“It’s difficult not to be enchanted by the birds-of-paradise. They’re some of the most extraordinary birds in the world,” commented Ch’ien Lee, accomplished biologist and professional photographer.
With 42 unique species, ranging in size from the King Bird-of-paradise at 5.9 inches tall to the Curl-crested Manucode at 17 inches, the diversity in their extravagant plumage is astonishing, often including highly elongated and elaborate feathers extending from the beak, wings, tail or head in all colors of the rainbow.
Part of the reason for their incredible vibrance is due to the deep black feathers which make their colors pop. Ch’ien also stated that a recent study found these black feathers have a unique nanostructure that is super-efficient at light absorption. This results in one of the darkest blacks found in nature, rivaling those of highly specialized synthetic materials.
According to the Cornell Lab of Ornithology, this stunning diversity is thanks to the combination of the millions of years of isolation provided by the complex geologic history of New Guinea and the species’ intense sexual selection.
As with most bird species, the brightest and most resplendently decked-out individuals are male. Interestingly, the variation between male and female plumage is directly related to breeding habits. The more socially monogamous a species is, the more similar the sexes’ appearances, while the polygamous species have notable sexual dimorphism. But almost all birds-of-paradise are known for their elaborate mating rituals.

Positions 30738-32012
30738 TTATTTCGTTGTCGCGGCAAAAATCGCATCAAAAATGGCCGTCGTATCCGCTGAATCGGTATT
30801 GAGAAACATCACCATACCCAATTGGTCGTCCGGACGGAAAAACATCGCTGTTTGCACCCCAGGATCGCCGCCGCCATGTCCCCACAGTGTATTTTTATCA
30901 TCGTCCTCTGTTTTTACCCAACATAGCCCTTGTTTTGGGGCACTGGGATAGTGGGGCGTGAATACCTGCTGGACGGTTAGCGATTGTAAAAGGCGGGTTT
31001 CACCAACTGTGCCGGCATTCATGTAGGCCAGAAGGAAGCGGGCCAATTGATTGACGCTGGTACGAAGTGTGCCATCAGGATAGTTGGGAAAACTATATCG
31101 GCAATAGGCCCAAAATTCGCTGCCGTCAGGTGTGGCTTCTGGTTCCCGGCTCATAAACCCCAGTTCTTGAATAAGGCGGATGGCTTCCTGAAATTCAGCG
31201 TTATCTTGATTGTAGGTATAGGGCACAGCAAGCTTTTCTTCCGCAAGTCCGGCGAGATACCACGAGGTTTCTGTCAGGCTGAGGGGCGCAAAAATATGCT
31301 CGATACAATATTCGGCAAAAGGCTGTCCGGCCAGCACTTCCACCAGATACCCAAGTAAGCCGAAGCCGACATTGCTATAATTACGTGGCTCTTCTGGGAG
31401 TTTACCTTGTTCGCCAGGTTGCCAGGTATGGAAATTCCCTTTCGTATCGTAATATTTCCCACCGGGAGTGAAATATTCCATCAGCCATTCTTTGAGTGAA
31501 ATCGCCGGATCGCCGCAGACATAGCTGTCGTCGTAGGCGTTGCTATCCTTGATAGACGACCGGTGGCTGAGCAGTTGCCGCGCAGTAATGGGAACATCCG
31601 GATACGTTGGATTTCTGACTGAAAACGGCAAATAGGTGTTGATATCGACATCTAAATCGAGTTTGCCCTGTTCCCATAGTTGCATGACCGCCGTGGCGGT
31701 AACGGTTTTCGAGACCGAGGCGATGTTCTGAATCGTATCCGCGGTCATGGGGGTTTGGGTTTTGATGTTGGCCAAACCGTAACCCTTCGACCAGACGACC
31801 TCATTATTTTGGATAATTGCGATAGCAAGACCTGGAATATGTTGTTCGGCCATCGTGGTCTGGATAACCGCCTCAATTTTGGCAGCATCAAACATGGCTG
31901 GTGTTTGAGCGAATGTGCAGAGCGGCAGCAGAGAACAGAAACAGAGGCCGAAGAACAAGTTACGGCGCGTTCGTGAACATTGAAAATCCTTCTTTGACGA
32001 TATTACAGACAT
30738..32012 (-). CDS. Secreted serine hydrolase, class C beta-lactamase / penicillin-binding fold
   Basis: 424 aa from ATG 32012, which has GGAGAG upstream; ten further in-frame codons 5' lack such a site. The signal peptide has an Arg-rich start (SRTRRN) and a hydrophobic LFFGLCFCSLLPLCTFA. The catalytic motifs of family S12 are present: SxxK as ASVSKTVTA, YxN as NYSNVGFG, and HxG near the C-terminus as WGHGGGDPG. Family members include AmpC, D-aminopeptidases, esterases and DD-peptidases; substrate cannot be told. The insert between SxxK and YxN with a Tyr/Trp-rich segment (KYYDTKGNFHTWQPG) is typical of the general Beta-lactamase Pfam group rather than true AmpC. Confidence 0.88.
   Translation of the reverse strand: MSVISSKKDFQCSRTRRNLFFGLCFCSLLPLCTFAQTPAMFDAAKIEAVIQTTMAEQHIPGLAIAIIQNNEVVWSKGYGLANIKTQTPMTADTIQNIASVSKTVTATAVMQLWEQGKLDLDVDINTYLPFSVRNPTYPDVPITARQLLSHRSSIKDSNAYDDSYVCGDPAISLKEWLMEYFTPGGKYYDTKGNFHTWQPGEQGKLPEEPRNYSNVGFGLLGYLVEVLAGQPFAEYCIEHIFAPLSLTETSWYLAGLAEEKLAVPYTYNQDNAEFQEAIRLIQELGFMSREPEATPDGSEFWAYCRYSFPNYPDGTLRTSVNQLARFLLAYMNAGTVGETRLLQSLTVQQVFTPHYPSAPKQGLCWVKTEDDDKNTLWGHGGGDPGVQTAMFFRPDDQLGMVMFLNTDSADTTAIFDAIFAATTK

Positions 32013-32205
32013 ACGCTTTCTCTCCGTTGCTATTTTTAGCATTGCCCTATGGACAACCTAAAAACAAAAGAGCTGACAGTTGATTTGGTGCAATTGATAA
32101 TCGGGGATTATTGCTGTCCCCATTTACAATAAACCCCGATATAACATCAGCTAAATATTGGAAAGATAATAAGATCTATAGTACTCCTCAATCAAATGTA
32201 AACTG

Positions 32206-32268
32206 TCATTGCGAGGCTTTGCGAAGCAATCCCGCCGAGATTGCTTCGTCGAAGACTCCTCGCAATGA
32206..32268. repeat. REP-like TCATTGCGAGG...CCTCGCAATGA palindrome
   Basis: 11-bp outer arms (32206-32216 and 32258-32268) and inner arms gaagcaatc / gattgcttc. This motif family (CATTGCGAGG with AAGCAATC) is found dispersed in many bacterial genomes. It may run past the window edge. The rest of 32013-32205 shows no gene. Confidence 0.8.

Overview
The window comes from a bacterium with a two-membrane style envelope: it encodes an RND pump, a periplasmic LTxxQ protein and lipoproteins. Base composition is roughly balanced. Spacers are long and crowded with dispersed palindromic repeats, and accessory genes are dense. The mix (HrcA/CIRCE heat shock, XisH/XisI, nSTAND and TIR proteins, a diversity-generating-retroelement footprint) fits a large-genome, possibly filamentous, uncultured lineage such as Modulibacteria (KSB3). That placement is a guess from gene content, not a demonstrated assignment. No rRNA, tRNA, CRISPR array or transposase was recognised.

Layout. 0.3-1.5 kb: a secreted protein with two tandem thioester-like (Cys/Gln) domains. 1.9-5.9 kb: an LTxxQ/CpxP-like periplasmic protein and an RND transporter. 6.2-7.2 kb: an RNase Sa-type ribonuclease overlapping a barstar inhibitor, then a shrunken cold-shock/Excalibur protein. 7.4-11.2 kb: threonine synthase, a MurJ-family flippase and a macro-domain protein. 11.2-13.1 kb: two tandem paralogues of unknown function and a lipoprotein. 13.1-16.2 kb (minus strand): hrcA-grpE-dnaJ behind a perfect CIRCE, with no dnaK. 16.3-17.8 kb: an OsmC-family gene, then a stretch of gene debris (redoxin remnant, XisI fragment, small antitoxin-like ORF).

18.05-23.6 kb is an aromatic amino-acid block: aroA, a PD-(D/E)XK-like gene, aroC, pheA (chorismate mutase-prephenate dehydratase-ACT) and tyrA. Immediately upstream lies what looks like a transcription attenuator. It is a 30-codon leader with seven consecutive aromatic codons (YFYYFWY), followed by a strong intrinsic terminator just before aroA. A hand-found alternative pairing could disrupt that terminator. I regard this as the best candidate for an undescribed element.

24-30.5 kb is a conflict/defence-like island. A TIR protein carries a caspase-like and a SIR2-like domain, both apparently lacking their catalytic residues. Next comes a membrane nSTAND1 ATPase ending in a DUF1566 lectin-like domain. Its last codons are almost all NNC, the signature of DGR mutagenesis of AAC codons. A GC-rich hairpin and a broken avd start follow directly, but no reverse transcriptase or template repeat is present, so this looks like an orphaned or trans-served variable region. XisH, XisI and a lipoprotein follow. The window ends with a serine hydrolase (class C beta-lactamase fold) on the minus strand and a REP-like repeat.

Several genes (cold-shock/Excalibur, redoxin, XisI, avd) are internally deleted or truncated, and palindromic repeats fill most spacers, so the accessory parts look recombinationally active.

“I will never forget the first morning I spent at a Standardwing lek watching these avian acrobats and listening to their raucous calling. Within the confines of a single small tree crown several male birds had partitioned certain branches as their personal display territories, with younger or less dominant males nearby in other trees. Upon the approach of a female bird, the males would begin their frantic actions, calling loudly and putting on an incredible display which consisted raising four long white plumes on their shoulders and simultaneously expanding brilliant metallic blue breast shields whilst lightly fluttering their outstretched wings. Occasionally a bird would fly straight up several meters and slowly parachute back down to his chosen branch. The visiting female would take her time to select the male she was most impressed with, mate with him and then disappear off into the forest.”
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An Irish-American residing in Singapore, Laura Jane O’Gorman Schwartz is a writer of fiction and non-fiction. Her work has been featured in publications such as The Wall Street Journal and The Shanghai Literary Review.